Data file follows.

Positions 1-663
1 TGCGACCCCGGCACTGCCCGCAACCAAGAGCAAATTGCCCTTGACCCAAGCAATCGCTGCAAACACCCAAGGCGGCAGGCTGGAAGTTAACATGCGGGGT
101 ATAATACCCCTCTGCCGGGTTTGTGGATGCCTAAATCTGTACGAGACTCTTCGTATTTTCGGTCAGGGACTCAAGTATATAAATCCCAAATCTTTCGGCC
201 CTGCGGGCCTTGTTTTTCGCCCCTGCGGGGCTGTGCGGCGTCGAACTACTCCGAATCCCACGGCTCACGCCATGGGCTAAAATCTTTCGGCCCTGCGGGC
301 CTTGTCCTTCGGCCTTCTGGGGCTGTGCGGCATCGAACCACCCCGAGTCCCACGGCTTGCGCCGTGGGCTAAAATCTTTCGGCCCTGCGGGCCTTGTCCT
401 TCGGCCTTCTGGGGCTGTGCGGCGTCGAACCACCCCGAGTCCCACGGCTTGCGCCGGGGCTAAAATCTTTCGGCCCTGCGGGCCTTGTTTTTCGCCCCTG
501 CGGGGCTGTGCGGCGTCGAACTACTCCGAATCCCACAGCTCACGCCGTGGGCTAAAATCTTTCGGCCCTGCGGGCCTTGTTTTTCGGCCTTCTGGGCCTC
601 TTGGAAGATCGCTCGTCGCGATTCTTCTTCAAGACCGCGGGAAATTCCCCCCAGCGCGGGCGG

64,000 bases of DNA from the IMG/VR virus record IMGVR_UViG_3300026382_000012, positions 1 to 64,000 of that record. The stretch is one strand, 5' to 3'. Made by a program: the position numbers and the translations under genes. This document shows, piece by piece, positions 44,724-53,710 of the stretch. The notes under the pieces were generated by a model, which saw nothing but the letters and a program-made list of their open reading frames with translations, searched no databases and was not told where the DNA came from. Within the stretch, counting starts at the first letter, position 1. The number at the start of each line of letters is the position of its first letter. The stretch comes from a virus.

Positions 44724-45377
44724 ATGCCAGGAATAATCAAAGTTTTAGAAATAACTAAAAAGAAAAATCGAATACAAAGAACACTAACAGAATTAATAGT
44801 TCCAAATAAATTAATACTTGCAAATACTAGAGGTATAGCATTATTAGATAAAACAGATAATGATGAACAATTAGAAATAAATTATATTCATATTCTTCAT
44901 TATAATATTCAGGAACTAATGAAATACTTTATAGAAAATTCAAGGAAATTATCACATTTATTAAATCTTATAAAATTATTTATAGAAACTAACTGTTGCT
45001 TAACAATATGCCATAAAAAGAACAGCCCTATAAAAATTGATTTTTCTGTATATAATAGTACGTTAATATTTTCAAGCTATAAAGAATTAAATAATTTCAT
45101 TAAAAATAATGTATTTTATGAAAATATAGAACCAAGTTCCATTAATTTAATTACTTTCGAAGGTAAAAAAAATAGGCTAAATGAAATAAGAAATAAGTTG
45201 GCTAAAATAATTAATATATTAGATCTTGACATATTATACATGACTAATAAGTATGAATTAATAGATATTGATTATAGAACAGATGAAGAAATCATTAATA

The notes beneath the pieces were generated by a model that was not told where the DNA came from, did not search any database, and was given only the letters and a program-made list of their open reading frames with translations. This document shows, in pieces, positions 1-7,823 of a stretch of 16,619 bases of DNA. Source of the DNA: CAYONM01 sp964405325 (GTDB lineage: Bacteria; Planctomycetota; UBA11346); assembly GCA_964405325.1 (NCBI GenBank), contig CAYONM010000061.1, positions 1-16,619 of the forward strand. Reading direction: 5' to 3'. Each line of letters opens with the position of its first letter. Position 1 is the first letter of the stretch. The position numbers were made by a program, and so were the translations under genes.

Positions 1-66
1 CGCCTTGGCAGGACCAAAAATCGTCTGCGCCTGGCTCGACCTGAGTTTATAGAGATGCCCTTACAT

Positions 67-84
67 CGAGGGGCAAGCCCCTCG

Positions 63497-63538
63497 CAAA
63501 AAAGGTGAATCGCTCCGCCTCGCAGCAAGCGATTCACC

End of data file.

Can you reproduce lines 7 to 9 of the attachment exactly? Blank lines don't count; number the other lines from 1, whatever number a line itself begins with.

501 CGGGGCTGTGCGGCGTCGAACTACTCCGAATCCCACAGCTCACGCCGTGGGCTAAAATCTTTCGGCCCTGCGGGCCTTGTTTTTCGGCCTTCTGGGCCTC
601 TTGGAAGATCGCTCGTCGCGATTCTTCTTCAAGACCGCGGGAAATTCCCCCCAGCGCGGGCGG

64,000 bases of DNA from the IMG/VR virus record IMGVR_UViG_3300026382_000012, positions 1 to 64,000 of that record. The stretch is one strand, 5' to 3'. Made by a program: the position numbers and the translations under genes. This document shows, piece by piece, positions 44,724-53,710 of the stretch. The notes under the pieces were generated by a model, which saw nothing but the letters and a program-made list of their open reading frames with translations, searched no databases and was not told where the DNA came from. Within the stretch, counting starts at the first letter, position 1. The number at the start of each line of letters is the position of its first letter. The stretch comes from a virus.